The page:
helping-handsLast month I wrote an apparently controversial column called “Greed is Good.” (Thanks for all the “fan mail.”) In it, I tried to make the point that government does exist to make a profit; it’s just not measured in dollars. Profit is the outcome or result measure for the private sector. To say in government that we are not here to achieve a profit is akin to saying we are not here to achieve results. Try opening with that one at your next appropriations hearing.

For government, profit is measured in far more important things like quality of life, a clean environment, healthy kids and a vibrant economy. The point of my previous column was that we should be as focused on delivering these results to taxpayers as the private sector is on delivering profits to investors. Once we recognize we are here to achieve a “profit,” we’ll be better able to communicate our value to investors, develop innovative alternatives to achieve more profit — and finally, share our profits with employees.

How could we make profit-sharing work in government?

Let me start with how not to do it. The typical way we have interpreted profit-sharing in government is to give monetary rewards to employees. Borrowing ideas from the private sector, we have tried numerous ways to incentivize employees with money — a merit increase, a pay-for-performance-scheme, a “keep part of the savings” incentive, rewards for offering ideas. These programs have had limited success for a couple of key reasons. First, they are expensive and rarely survive a budget crisis. Second, they are built on some pretty strong assumptions: Namely, that you can motivate people, and that you can motivate them with money. (more…)

The WelcomeMat to Your Culture: Your Hiring Process May Be What’s Keeping Your Organization From Improving

Friday, May 1st, 2009

doormatLast month, I wrote about Buckminster Fuller’s trimtab analogy for organizational change. Essentially, you must identify trimtabs, those few vital changes that would break up the status quo, in order to change the direction of the culture of your organization. These trimtabs are not low-hanging fruit, but rather they are the key systems of your organization. Once you find them, form projects and fix them. At the end of the column, I promised I would share the one trimtab every organization should work on right away: the hiring process. There is no organizational process that I have seen that has a bigger impact on a culture than the hiring process.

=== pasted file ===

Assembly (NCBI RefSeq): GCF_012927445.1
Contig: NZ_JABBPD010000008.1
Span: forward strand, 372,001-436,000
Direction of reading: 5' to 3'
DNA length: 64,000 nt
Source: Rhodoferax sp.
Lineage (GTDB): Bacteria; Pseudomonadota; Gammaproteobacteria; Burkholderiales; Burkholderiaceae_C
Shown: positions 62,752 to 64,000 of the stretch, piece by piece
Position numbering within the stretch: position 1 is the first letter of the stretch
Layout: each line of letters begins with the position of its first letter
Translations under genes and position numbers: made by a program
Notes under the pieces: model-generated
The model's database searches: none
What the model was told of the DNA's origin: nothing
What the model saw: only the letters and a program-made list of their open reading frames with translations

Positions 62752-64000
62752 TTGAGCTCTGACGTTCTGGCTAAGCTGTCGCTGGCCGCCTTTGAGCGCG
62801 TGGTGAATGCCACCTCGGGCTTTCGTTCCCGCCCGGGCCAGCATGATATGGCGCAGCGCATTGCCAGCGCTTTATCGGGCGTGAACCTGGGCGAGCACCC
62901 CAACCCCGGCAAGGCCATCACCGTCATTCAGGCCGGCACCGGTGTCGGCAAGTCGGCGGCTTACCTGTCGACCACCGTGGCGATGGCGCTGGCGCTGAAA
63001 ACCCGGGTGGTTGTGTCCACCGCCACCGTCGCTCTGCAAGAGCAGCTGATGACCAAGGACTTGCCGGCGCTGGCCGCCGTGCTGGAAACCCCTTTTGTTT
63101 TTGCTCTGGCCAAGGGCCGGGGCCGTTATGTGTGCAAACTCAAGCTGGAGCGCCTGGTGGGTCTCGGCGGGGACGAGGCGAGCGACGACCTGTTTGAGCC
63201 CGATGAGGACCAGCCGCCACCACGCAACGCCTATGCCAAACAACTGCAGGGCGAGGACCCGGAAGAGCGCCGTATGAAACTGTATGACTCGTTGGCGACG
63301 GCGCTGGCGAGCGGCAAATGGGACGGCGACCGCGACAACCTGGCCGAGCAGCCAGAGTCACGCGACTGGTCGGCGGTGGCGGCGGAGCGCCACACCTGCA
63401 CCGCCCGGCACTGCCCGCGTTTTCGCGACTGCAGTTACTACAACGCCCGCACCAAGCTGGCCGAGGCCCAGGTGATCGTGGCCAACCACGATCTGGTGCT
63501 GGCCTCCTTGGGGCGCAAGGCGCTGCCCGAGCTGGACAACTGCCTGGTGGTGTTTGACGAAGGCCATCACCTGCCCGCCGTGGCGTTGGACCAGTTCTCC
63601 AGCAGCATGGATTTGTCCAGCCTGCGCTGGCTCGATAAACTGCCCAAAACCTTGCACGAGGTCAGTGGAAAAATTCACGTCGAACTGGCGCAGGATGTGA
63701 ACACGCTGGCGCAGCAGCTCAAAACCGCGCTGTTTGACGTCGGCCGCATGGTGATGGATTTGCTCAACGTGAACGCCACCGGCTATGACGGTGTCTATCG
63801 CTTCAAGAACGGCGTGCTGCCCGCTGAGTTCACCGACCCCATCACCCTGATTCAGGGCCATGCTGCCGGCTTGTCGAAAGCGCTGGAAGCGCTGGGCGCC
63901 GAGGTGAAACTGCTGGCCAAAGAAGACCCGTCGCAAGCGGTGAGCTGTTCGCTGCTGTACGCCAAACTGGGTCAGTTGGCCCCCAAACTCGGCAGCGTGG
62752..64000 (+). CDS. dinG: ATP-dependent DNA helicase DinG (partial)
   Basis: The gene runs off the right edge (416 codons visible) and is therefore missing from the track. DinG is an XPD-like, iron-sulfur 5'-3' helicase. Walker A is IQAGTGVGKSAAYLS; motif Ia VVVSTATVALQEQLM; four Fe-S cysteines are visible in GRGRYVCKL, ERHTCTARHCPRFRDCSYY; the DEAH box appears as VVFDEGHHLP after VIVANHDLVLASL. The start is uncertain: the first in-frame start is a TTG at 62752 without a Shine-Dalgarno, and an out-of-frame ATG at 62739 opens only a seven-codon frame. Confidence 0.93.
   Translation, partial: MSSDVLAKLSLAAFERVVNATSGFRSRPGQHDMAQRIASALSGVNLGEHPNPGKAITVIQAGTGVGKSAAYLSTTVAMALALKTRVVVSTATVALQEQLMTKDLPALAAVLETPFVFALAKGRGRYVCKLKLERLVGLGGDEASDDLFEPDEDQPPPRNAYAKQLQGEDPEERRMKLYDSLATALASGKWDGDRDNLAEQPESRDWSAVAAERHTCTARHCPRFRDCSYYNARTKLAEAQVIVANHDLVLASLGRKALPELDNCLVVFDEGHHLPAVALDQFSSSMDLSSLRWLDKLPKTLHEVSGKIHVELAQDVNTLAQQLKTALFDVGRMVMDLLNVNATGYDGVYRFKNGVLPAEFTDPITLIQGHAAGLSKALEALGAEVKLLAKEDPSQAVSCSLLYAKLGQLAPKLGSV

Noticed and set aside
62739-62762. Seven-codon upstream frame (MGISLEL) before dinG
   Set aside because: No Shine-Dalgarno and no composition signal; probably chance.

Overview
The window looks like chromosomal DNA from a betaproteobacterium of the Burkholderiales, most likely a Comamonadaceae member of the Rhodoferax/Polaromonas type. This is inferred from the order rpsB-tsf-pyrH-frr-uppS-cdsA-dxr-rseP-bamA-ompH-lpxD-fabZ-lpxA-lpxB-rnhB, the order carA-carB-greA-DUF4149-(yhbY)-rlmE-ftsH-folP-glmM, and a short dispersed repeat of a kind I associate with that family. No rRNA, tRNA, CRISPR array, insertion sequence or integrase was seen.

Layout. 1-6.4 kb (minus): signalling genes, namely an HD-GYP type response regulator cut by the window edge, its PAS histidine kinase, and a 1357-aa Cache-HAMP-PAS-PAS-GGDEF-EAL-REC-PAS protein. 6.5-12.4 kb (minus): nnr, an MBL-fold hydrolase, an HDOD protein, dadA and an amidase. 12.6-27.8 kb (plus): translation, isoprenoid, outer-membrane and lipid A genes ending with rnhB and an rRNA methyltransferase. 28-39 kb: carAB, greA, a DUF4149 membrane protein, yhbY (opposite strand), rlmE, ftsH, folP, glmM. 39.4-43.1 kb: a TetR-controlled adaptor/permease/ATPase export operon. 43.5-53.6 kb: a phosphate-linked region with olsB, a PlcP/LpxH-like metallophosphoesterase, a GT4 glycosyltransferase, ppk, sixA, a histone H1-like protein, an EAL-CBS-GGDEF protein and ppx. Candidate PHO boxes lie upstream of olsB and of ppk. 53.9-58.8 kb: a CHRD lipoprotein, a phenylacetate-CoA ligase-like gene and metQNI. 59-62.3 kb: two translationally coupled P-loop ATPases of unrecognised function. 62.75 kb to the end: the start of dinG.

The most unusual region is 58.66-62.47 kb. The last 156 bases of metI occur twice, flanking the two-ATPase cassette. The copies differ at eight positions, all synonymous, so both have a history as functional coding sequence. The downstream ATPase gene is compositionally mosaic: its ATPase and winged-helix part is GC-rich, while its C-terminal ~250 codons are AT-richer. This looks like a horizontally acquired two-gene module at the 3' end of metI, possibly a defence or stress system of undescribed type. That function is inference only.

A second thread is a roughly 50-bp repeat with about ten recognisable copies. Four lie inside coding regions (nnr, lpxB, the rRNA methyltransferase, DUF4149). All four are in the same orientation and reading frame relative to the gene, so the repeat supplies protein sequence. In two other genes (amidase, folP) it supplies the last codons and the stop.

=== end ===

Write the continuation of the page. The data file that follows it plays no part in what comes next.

I’ve had many frank discussions with executives in which they confess their absolute frustration with the slow, unresponsive, bureaucratic culture they are leading. As one manager said “We’ve thrown fish, we’ve moved cheese, none of it works”.  Despite their best efforts, the culture only seems to endure and perpetuate itself. I usually give the same reply: How is your hiring process? Think about it. What is the first experience a new employee will have with your agency?

One of my workshop participants, a recent hire to government, put it to me this way:

“I had to fill out ridiculously long forms; I couldn’t get hold of anybody to help me; I got notified of my interview a day before; was told the wrong place to go; had to take a test that reminded me of my drivers exam; and then I waited and waited and waited and called and waited some more. Finally I got the offer, showed up for work and goofed around for a month before I could get a phone, a desk and access to the computer system.”

What have we just told our new employees about how we do things around here? You never get a second chance to make a first impression. (Compounding this problem is the generation gap. Many of us grew up being told that if you wanted something, you had to wait for it. The TiVo Generation has a different perspective. When they start a new job, they want to hit the ground running.)

But that’s just the half of it. The unresponsive, cumbersome hiring process may create the wrong impression for new employees, but that pales in comparison to the cancerous effect it has on existing employees. (more…)